We must do everything we can to stop people dying on our roads, writes Shane Ellison CE at Auckland Transport. And that starts by reducing speed.
A few people have asked me, since we opened our consultation on the draft Speed Limit Bylaw, if 64 people dying on our roads in 2017 is enough to justify lowering speeds. How many deaths do you think would be enough? Maybe 100?
In the same year 749 Aucklanders were seriously injured on our roads. Seven hundred and forty-nine people living with long recoveries and significantly changed lives. Is that enough to consider lowering speeds?
It troubles me that some Aucklanders think this loss is an acceptable price to pay. Perhaps they would not feel that way if it had happened to their family member or a close friend.
For me, 64 deaths and 749 serious injuries in only one year are more than enough for us to rethink how our roads are being used. This is more than a 70% increase in deaths and serious injuries over the three years since 2014.
It would be unconscionable to sit idly while this continued. Our Speed Limit Bylaw is one step, among many, that we can take to reduce this horrendous record of road trauma. We won’t apologise for wanting to make our streets healthy and safe.
We’re not reducing speeds everywhere. Nearly 760km, or about 10% of Auckland’s roads, are included in this proposal. We’re targeting mainly rural roads, where speeds generally will reduce from 100km/h to 80km/h or 60km/h. Why? The data tells us that sadly, too many people in cars are dying or being seriously injured in places like Rodney and Franklin.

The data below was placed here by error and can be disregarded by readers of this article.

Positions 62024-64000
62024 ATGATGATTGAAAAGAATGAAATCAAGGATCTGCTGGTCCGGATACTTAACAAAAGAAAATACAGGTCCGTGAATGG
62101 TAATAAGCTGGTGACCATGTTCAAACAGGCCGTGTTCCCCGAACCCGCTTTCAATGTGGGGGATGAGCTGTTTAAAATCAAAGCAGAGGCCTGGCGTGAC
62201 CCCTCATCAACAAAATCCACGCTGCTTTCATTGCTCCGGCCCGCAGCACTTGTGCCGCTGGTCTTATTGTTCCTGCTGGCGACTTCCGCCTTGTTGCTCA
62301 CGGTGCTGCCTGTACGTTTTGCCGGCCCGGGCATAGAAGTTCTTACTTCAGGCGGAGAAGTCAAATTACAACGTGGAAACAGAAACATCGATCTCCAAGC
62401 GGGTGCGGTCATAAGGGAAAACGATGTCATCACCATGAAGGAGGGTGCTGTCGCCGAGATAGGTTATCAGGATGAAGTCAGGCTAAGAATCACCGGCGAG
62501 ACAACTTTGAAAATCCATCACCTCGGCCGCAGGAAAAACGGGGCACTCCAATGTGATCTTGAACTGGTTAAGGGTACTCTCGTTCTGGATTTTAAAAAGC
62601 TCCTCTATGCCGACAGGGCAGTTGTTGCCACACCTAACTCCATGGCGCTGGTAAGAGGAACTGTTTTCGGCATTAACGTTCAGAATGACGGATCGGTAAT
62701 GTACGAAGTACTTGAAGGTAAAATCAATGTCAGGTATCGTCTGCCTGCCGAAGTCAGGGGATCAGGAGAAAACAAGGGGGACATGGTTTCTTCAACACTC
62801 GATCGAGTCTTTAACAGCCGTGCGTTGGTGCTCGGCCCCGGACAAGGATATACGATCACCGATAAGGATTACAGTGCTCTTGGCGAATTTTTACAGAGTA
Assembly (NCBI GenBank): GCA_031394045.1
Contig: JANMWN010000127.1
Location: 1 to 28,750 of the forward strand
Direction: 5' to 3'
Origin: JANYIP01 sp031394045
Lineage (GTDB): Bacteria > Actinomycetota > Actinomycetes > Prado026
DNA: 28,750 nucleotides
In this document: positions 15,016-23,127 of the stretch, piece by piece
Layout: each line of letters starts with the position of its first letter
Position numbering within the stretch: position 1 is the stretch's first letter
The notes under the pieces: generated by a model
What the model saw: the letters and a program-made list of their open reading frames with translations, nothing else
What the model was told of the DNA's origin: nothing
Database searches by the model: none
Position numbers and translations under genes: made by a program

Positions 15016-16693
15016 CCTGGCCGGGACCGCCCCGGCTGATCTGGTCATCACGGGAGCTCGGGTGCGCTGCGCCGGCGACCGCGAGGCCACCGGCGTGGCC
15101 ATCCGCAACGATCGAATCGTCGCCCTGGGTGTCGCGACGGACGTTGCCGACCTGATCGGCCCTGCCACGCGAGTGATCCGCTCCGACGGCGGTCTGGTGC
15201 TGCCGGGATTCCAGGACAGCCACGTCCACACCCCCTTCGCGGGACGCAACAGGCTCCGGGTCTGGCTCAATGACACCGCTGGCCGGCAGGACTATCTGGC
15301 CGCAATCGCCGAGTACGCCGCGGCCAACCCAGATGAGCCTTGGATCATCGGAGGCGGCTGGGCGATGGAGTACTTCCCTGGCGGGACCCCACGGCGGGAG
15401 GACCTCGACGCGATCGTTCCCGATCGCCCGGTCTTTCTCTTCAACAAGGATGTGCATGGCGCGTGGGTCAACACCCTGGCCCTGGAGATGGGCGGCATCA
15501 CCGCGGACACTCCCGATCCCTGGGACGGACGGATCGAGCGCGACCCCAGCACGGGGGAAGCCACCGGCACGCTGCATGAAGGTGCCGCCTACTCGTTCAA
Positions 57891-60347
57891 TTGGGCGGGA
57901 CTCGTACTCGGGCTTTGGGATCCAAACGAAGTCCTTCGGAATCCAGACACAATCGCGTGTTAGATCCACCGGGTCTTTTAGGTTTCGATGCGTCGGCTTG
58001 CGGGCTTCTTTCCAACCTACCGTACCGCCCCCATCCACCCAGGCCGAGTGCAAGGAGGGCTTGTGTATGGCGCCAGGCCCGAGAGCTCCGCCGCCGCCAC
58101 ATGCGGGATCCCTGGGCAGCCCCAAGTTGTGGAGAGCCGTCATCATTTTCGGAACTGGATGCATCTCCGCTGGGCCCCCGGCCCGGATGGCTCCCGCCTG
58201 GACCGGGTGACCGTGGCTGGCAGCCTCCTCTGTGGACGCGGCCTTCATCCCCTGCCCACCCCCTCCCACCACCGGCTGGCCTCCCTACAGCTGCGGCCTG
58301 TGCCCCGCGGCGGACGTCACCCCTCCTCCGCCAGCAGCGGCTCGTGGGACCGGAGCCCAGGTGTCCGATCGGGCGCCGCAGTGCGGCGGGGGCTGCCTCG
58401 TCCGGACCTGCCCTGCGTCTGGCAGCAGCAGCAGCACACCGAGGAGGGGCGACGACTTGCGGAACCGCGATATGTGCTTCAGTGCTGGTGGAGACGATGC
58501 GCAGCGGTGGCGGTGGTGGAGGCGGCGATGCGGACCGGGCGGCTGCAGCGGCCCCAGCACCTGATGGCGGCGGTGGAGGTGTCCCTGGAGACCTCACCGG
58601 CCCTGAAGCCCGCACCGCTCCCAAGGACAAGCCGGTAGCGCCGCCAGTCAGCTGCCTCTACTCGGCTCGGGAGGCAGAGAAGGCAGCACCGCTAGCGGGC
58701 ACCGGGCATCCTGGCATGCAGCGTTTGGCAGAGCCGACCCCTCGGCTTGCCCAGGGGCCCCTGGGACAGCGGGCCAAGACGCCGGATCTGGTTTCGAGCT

Only 72km of a small number of town centres are proposed to get a 30km/h treatment, and we’re talking about areas with lots of people walking and cycling. Protecting those sharing the road corridor with vehicles and caring for all road users, including our children and older people, is at the heart of our new bylaw.
The international evidence that proves 30km/h speed limits are appropriate in busy urban areas is extensive. It has the backing of the United Nations and the World Health Organisation. It’s worked in other cities internationally and it’s already proven to work here in Auckland on small sections of our network such as Queen Street in the city centre.
Journey times will not be significantly added to – we’re talking about mere seconds per kilometre. A small price to pay if it saves a life.
Changing speed limits won’t prevent every crash, but it will make the highest-risk parts of our network more forgiving. We want people to come away from a crash with their lives.
Aucklanders and visitors to our region deserve to be able to move around their city without the risk of dying. AT is at the beginning of a journey to address the awful situation on our roads and we need your feedback.
This content was created in paid partnership with Auckland Transport. Learn more about our partnerships here.